AUDLEY: Yeah, that’s true. There was a central story kind of being told of Sylvio and his girlfriend, then wife, and then mother of his children. We were telling it over the course of a couple years. At one point, we were thinking about maybe introducing that into the film but we decided not to. That was one thing that sets them apart. One thing that is very similar is Sylvio had his puppet Herbert in his Vines and that’s what introduced Herbert. That was his creative outlet. Sylvio made a Herbert Vine account and you could see Herbert’s little story. We decided to bring that over and expand that.
BEARS: It’s interesting to think of a film that is essentially somebody and a gorilla suit then who also wants to take on another character on his hands. So it’s like someone inside someone else inside someone else.
BERNIE: Costumes on costumes on costumes. He’s in a clown costume for two-thirds of the movie.
BEARS: That’s true.
AUDLEY: And then he has the human mask that he puts on to sneak into the debt collection agency. It’s this idea of costumes and masks and identities and all those layers intermixing.
BEARS: The way people see you.
BERNIE: I love that kind of stuff. In the end credits, there’s a normal Herbert, and then you see he’s got a little Herbert on his hand, then that Herbert has a little Herbert on his hand. Just going deeper and deeper into this rabbit hole.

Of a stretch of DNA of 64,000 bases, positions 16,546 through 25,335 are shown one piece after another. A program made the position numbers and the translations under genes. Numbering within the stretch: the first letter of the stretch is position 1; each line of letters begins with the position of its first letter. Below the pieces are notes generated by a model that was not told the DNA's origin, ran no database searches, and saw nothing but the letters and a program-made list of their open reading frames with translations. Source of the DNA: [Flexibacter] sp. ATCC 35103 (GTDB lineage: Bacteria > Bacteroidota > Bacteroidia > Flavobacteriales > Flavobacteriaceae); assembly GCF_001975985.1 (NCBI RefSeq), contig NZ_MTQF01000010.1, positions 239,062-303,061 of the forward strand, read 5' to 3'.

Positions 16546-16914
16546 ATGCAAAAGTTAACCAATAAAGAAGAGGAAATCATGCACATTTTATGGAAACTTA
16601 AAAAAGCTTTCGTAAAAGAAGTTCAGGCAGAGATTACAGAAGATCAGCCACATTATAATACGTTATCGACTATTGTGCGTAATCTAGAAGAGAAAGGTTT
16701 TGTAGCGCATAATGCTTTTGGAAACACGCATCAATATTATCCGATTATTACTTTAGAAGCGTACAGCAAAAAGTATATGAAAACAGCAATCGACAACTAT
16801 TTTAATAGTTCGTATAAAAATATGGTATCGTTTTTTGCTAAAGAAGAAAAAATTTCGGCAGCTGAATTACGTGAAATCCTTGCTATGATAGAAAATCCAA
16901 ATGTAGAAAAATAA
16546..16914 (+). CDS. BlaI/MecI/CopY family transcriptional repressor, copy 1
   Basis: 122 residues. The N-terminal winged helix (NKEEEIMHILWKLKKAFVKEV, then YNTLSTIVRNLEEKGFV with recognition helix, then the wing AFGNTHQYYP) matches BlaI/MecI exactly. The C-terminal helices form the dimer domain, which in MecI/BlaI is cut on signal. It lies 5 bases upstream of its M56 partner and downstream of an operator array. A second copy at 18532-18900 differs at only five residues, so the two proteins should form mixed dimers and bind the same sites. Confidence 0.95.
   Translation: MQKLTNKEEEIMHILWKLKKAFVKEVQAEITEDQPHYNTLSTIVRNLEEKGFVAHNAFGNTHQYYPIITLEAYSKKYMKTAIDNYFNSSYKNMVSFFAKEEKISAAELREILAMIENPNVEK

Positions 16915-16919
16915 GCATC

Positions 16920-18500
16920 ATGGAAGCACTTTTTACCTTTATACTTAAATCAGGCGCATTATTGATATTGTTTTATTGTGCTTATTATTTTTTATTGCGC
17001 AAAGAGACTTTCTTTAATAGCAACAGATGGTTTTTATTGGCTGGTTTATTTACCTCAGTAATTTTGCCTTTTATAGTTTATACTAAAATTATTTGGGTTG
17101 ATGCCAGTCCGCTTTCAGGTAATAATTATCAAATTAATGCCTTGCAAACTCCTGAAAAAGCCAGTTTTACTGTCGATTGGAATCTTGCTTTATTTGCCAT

BEARS: I think my favorite moment of the movie is when he’s in his extended dream sequence and he’s playing basketball in the clouds. It’s just so absurd! In another movie, I would say, “oh, you can’t do that seventy-five minutes into the movie!” Right? But in this movie, I thought, well, given I’ve been watching a gorilla this whole time, this is not all that much more absurd.
BERNIE: Exactly. You do what you want to do, like setting that premise the way it is. You can go anywhere with that. The visual landscape needs to change so a lot times you watch these movies, and you fast-forward and the whole movie looks the same. This is like, you fast-forward, and you’re like, “wait a minute, what’s this? This is different. We’re in the clouds now?” We can do whatever we want. That’s where we want movies to go. We had this idea of pushing movies back to when they were fun and entertaining, not so serious and talky. Trying to go in that direction.